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  7. We have a small 5 acre organic farm...I am a Jersey girl planted into Kentucky so all this farming was new to me 8 years ago...Here is what I have learned...Chickens are very easy to keep (when making your coop put a scrap of linoleum on the floor for easier cleaning sometimes I just love to sit and watch them chase bugs and scratch the ground they are very calming...they are also good for cleaning your garden in early spring...I put my girl in there late February early March and let them have at it...scratching the weeds loose helps a lot...Dairy goats! They are not all the same! If you decide to get dairy goats find a homesteader or farmer willing to let you taste the milk from the line of goat you want to buy...it is important not just for what you want to use them for but each has it's own unique makeup an everyone has their own taste...I like my Nubian milk but my husband likes the Saanan milk. The homesteaders we purchased ours from let us taste the milk from each doe before we chose. (we did not keep a buck until this past year we brought our does back to be bred. If you only have 2 does it really doesn't pay to feed a buck all year just for 2 days of service (also depending on how many does you have and the amount of milk you require, you don't have to milk twice a day after the first month if you do not keep the kids on the doe just like us they work on supply and demand)...Turkeys...they are not as dumb as everyone says they are but they are not too bright either. Heritage breeds are the only choice do not get into the heavy genetically altered ones. They are much calmer than I had once imagined and very social. Ducks are fun to watch in the pond...relaxing but noisy at times...they are messy and they have an odor...not them but the muck they make around the pond...they are destructive to any foliage you have around your pond or water area as well. The eggs are great for cooking and they are a good seller to folks that have allergies to chicken eggs we raise pekins which are good for meat as well...I think most of the animals we chose were dual purpose for meat. Pigs oh my we love our pigs but they are naughty! They can and will outsmart the most diligent farmer. Ours learned to open the lift up barn doors on their own letting themselves in and out. They learned that they could pile straw on the electric fence to climb over it then root under the fence...and you have to spend a good amount of time with them if you expect to keep them for breeding they are pushy and bossy and you will have to get in their pen with them and will EXPECT food when you do. We tried to totally free range them but they got out of every paddock we put them in they were greedy and no matter how much fresh alfalfa, onions and horseradish was in the field had to offer they wanted what was in the next paddock. Our first one will go to the market this week. I am not sure we will continue to raise pigs. We have a friend of ours raise a calf for us each year to put in the freezer. We have a small farm and a cow would leave little for everything else. I also don't have to encounter a cute face to go with the burger on my plate. (a real problem for a NJ vegetarian gone homesteader) We don't have many homesteaders near us so we did a lot of research and learned so much from believe it or not youtube...that is how I learned to process our chickens and turkeys (we chose the Kosher way of doing it which we feel is the best most peaceful way), fillet a catfish, and trim our goats feet...Hope some of this helps I have enjoyed reading your blog...I am new to these blogs and am finding them so much better than tv...like turning the channel to everything you are interested in.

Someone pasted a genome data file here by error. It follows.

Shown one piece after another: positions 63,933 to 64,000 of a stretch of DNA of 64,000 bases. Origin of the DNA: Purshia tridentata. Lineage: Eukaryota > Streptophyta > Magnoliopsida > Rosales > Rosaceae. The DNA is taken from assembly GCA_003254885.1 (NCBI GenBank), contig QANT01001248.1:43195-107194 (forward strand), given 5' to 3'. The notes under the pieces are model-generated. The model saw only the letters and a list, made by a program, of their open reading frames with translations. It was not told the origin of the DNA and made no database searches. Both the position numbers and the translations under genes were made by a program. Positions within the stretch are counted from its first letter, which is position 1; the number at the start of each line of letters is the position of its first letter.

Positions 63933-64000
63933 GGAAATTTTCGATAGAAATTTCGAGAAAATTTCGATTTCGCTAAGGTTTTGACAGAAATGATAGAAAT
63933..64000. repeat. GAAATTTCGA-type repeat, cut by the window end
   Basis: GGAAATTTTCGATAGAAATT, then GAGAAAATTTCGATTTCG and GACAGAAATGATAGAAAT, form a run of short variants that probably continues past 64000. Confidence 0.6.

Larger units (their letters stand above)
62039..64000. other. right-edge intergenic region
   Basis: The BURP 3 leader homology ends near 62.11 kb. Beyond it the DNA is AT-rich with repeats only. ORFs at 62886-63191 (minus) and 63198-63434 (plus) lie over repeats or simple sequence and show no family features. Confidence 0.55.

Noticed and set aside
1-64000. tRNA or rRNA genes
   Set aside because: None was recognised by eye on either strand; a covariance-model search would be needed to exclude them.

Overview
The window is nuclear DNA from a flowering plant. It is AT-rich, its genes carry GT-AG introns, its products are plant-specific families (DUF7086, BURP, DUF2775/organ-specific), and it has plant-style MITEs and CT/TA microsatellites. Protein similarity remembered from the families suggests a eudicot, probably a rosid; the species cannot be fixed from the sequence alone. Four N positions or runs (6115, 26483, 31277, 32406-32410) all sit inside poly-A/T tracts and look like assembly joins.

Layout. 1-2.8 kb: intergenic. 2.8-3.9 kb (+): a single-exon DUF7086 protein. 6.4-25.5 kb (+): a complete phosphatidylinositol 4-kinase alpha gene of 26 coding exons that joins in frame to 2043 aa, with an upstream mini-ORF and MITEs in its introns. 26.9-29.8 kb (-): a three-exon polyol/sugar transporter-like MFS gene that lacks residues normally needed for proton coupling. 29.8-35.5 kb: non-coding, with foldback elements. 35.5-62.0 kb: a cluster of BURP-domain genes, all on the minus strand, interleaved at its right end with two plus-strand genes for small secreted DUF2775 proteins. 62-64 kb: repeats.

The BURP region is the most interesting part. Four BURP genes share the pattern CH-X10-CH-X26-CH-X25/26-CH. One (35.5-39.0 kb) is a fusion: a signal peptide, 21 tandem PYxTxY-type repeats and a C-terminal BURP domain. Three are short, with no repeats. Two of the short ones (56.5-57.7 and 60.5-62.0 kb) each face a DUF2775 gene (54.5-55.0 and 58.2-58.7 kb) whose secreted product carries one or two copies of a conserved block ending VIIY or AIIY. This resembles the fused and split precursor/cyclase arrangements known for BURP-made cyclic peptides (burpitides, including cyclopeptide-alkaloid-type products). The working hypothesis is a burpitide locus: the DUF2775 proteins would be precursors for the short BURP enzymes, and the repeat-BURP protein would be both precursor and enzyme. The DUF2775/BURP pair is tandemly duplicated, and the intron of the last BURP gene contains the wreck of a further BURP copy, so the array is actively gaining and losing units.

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Thanks so much for your comments!

Let your conversation be always full of grace, seasoned with salt, so that you may know how to answer everyone. ~ Col. 4:6 :)